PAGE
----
Darcus Howe, activist, writer and broadcaster has died at aged 74. He has been said that his ‘actions shaped and defined the debate on how to stop and resist racism’. In recent times, Howe was best known for challenging a BBC reporter accusatory tone during an interview about the 2011 London Riots. His family released this statement
“Darcus died quietly and unexpectedly in his sleep on the evening of Saturday 1 April. Our private grief is inseparable from our public pride.”
Darcus Howe was born on 26 February 1943 in Trinidad, where his father was a vicar and his mother a teacher. He came to the UK in 1961. He was a British Black panther, editor of Race Today and columnist for The Voice. He came to prominence in the 1970s British Black Panthers, successfully challenging racism in the police during the Mangrove Nine trial at the Old Bailey.
The Guardian Wrote:
In a hugely varied and influential journalistic career, he was also an editor of Race Today, wrote columns for both the New Statesman and the Voice, and served as chair of the Notting Hill carnival. His television work included the multicultural current affairs documentary The Bandung File, which he co-edited with Tariq Ali, and more recently White Tribe, a look at modern Britain.
Howe was a member of the British Black Panther movement and one of the “Mangrove Nine”, who were arrested and charged after protesting against repeated police raids on the Caribbean restaurant Mangrove in Notting Hill, west London, in 1970. At the Old Bailey trial, he successfully defended himself against charges of riot and affray.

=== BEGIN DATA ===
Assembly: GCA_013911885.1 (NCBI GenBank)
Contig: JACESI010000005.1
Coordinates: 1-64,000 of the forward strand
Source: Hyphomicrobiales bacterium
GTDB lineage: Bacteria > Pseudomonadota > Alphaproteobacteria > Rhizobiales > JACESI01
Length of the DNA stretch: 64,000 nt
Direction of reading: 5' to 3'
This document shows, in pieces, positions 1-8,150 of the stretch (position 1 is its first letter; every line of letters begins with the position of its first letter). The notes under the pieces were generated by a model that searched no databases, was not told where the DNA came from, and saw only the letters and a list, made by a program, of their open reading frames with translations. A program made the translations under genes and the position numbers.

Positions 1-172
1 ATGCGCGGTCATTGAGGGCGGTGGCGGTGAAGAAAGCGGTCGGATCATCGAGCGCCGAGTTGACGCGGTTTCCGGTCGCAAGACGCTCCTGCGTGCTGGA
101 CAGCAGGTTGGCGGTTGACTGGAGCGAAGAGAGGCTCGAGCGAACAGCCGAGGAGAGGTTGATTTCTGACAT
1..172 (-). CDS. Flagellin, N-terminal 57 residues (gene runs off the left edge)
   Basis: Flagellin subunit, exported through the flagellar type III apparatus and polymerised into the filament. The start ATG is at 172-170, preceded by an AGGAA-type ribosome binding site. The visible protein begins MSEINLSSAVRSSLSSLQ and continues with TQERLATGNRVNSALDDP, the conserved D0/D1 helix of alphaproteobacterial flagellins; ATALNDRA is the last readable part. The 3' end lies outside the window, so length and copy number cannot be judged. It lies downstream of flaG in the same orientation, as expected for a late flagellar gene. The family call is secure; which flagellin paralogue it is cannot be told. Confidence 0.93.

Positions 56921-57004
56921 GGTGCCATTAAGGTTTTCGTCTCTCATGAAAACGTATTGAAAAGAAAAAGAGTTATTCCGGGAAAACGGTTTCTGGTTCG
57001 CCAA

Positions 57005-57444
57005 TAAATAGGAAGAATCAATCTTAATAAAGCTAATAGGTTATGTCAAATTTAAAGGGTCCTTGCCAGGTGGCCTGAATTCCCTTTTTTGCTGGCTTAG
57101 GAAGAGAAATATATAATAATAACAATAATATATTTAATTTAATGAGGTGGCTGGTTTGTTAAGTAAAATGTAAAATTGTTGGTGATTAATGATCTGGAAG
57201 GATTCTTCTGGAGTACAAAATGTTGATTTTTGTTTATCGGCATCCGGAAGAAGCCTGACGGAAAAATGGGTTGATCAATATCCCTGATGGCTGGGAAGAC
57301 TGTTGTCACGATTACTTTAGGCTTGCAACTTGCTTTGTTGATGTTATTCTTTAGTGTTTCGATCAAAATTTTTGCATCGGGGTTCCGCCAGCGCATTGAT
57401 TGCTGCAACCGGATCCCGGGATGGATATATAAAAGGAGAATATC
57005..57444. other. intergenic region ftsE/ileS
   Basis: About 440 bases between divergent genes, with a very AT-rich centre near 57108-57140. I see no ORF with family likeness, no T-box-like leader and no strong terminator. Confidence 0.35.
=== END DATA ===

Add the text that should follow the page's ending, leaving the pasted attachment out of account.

In 1981, he organised a 20,000-strong “Black People’s March” in protest over the police handling of the investigation into the New Cross fire in which 13 black teenagers died.
Weyman Bennett, the joint national convener for Stand Up Against Racism, told Al Jazeera that Howe’s actions shaped and defined the debate on how to stop and resist racism.
“Howe was one of the first people to empower young black people and oppose racism in the United Kingdom.
“He led the fight against the [far-right] National Front in the 1970s and 1980s, a fore-runner to today’s organisations that are Islamophobic and fascist,” Bennett said.
“He was outspoken on Islamophobia, the government’s [anti-terror] Prevent programme, and how Muslims are being demonised by authorities.
“He was a living example to many people on why you should speak out when you see injustice, his fire to defeat such groups never died out. He was fearless.”
As shown in the video above Howe regained his notoriety with modern audience by speaking out about the fatal police shooting of Mark Duggan in August 2011, which triggered riots in several poor neighbourhoods in London, further highlighted Howe’s powerful voice.
During a live interview, with BBC News, presenter Fiona Armstrong asked ‘a poorly-phrased question which implied Howe was an apologist for the rioters’.
Howe challenged the interviewer, saying: ”Stop accusing me of being a rioter and have some respect for an old West Indian Negro. You sound idiotic – have some respect.”
The BBC later apologised for any offence caused.
Director and writer Ama Asante gave this tribute to Darcus Howe
— Amma Asante (@AmmaAsante) April 2, 2017
RIP Darcus Howe 26 February 1943- 1 April 2017
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